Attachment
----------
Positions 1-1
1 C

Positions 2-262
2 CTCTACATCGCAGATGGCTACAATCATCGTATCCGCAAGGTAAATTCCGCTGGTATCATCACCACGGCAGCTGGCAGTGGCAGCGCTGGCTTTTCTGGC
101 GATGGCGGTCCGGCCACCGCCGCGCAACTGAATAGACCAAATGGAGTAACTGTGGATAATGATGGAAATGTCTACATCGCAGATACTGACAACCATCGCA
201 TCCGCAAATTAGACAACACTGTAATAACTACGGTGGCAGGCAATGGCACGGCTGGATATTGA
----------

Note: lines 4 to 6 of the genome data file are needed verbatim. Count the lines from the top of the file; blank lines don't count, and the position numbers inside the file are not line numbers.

2 CTCTACATCGCAGATGGCTACAATCATCGTATCCGCAAGGTAAATTCCGCTGGTATCATCACCACGGCAGCTGGCAGTGGCAGCGCTGGCTTTTCTGGC
101 GATGGCGGTCCGGCCACCGCCGCGCAACTGAATAGACCAAATGGAGTAACTGTGGATAATGATGGAAATGTCTACATCGCAGATACTGACAACCATCGCA
201 TCCGCAAATTAGACAACACTGTAATAACTACGGTGGCAGGCAATGGCACGGCTGGATATTGA